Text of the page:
CLUES HIDDEN in data gathered by NASA‘s Galileo spacecraft over 20 years ago may prove that it the spacecraft through a water plume from Jupiter’s moon Europa.
The discovery comes as scientists re-examine the data collected by NASA’s Galileo spacecraft in 1997.
NASA said the findings provides evidence that the Jupiter moon’s subsurface liquid water reservoir may be venting plumes of water vapour above its icy shell.
If true, it could bring new insights to the tantalising question of whether Jupiter’s moon Europa has the ingredients to support alien life.
The new and advanced computer examinations unearth what NASA call a mystery in the data: a “brief, localised bend in the magnetic field”.
While previous ultraviolet images from NASA’s Hubble Space Telescope in 2012 suggested the presence of plumes, the anomaly had gone unexplained until now.
However, the new analysis used data collected much closer to the source and is considered strong, corroborating support for plumes.
The research was led by space physicist at the University of Michigan, Xianzhe Jia. Jia’s team was inspired to dive back into the Galileo data after a member of the Europa Clipper science team, Melissa McGrath, delivered a presentation highlighting other Hubble observations of Europa.
“The data were there, but we needed sophisticated modelling to make sense of the observation,” Jia said.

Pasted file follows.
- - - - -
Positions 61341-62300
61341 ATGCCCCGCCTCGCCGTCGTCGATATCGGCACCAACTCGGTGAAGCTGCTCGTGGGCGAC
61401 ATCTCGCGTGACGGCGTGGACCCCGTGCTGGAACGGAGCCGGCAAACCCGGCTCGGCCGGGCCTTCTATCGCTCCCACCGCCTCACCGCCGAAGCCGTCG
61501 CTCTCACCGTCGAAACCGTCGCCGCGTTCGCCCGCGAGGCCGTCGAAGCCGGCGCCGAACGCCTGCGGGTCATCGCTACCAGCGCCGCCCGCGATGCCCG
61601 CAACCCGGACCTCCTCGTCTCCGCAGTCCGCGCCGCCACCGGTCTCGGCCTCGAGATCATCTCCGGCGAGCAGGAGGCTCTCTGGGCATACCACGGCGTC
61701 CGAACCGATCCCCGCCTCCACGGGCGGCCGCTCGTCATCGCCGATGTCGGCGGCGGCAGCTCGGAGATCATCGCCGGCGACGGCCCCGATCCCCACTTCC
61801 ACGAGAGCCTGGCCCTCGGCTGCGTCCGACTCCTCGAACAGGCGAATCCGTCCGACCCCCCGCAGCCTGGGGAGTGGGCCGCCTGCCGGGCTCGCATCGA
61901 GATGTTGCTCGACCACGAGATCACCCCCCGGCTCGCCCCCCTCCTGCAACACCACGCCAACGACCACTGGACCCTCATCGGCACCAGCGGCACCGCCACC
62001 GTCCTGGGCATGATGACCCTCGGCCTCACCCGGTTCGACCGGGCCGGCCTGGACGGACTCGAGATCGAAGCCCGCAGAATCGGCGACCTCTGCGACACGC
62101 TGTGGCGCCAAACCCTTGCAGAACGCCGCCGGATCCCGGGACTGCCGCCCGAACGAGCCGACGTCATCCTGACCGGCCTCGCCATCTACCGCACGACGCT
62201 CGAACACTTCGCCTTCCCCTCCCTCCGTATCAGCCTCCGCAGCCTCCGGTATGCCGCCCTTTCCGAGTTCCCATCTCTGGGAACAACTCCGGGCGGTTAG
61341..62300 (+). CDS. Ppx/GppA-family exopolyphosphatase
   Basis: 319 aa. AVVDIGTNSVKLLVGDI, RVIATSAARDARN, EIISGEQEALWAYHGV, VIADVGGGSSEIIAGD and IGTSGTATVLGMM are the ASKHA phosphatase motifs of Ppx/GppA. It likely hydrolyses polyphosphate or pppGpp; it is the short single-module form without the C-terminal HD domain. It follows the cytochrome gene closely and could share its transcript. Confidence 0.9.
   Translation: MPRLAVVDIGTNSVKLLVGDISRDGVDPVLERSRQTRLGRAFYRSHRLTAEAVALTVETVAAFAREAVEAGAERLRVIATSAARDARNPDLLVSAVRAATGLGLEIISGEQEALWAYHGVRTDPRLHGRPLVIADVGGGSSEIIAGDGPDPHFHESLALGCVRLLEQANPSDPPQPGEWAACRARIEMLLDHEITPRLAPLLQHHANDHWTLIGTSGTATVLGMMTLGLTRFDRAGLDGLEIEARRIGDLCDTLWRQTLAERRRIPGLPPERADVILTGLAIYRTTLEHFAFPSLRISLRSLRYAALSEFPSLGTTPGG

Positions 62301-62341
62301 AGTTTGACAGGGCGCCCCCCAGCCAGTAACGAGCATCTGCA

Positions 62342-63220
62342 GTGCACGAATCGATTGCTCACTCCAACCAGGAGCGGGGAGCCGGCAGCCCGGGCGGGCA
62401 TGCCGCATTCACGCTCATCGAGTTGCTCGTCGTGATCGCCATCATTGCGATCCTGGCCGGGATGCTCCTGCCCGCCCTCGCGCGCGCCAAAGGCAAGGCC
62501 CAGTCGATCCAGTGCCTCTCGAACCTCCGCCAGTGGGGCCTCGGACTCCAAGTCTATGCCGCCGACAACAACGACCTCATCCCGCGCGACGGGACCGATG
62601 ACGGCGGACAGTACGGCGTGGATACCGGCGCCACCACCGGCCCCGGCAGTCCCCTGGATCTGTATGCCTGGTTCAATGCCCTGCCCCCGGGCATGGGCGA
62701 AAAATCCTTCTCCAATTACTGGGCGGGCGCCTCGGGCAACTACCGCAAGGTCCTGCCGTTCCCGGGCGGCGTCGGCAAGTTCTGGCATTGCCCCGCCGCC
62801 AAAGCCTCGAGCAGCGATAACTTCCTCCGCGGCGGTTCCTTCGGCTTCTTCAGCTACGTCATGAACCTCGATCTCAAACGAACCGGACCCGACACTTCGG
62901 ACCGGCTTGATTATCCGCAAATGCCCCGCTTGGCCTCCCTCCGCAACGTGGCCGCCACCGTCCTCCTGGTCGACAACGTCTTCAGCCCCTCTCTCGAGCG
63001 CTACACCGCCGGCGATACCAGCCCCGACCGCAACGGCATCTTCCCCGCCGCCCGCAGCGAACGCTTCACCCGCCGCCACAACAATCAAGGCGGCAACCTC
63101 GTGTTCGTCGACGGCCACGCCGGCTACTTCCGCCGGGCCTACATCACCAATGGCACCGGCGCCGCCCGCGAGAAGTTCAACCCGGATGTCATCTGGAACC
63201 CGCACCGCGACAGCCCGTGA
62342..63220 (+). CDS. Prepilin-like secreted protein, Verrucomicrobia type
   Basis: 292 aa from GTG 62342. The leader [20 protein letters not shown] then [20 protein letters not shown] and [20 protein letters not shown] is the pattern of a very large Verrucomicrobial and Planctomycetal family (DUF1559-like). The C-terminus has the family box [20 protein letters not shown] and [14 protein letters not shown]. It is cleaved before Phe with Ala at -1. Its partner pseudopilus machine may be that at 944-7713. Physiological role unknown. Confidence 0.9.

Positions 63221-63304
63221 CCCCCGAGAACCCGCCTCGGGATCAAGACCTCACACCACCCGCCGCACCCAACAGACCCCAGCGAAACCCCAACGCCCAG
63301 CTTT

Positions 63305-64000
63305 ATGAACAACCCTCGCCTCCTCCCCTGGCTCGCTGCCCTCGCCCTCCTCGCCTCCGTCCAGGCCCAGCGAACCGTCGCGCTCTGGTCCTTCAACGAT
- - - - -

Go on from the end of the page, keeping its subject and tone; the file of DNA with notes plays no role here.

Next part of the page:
“One of the locations she mentioned rang a bell. Galileo actually did a flyby of that location, and it was the closest one we ever had. We realised we had to go back.
“We needed to see whether there was anything in the data that could tell us whether or not there was a plume.”
When they examined the information gathered during the flyby some 21 years ago, magnetometer data showed a bend in the magnetic field. Until now that had not been explained. However, they knew this had to be evidence of a plume because previous missions have proven that material in plumes becomes ionised, leaving a “characteristic blip” in the magnetic field.
The team also visited a measurement Galileo carried out during its quest: a powerful Plasma Wave Spectrometer, which measures plasma waves caused by charged particles in gases around Europa’s atmosphere.
That data also appeared to back the theory of a plume.
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“There now seem to be too many lines of evidence to dismiss plumes at Europa,” said Europa Clipper project scientist, Robert Pappalardo.
“This result makes the plumes seem to be much more real and, for me, is a tipping point. These are no longer uncertain blips on a faraway image.”
The full findings will appear in Monday’s issue of the journal Nature Astronomy.